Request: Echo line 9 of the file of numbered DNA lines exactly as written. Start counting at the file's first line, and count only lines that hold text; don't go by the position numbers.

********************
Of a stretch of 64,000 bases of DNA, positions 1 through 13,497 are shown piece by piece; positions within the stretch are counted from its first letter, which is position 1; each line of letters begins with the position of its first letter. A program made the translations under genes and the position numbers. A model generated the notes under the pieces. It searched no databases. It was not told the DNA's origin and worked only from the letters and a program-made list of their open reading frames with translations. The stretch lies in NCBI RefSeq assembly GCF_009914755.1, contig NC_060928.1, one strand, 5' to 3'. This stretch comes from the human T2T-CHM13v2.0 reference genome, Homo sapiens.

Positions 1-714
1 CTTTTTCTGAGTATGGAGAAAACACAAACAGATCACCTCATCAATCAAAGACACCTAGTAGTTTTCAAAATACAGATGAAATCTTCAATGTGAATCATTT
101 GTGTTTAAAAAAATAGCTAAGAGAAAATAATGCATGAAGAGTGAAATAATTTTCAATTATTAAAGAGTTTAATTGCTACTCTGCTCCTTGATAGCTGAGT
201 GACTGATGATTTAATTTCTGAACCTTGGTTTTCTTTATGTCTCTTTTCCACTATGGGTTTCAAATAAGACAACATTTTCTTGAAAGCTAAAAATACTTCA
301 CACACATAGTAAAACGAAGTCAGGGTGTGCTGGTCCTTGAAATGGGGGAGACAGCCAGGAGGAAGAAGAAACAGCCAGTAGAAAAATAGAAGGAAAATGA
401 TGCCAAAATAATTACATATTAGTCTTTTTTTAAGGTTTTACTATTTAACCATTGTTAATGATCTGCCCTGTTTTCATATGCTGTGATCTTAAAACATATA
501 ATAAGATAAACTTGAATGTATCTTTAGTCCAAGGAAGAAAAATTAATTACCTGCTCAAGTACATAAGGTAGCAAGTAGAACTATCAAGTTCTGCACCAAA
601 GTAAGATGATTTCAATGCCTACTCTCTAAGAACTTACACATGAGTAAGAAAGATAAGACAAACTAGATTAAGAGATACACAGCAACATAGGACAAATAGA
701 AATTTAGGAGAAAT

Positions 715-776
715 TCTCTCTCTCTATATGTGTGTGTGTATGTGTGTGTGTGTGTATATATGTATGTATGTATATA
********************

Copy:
601 GTAAGATGATTTCAATGCCTACTCTCTAAGAACTTACACATGAGTAAGAAAGATAAGACAAACTAGATTAAGAGATACACAGCAACATAGGACAAATAGA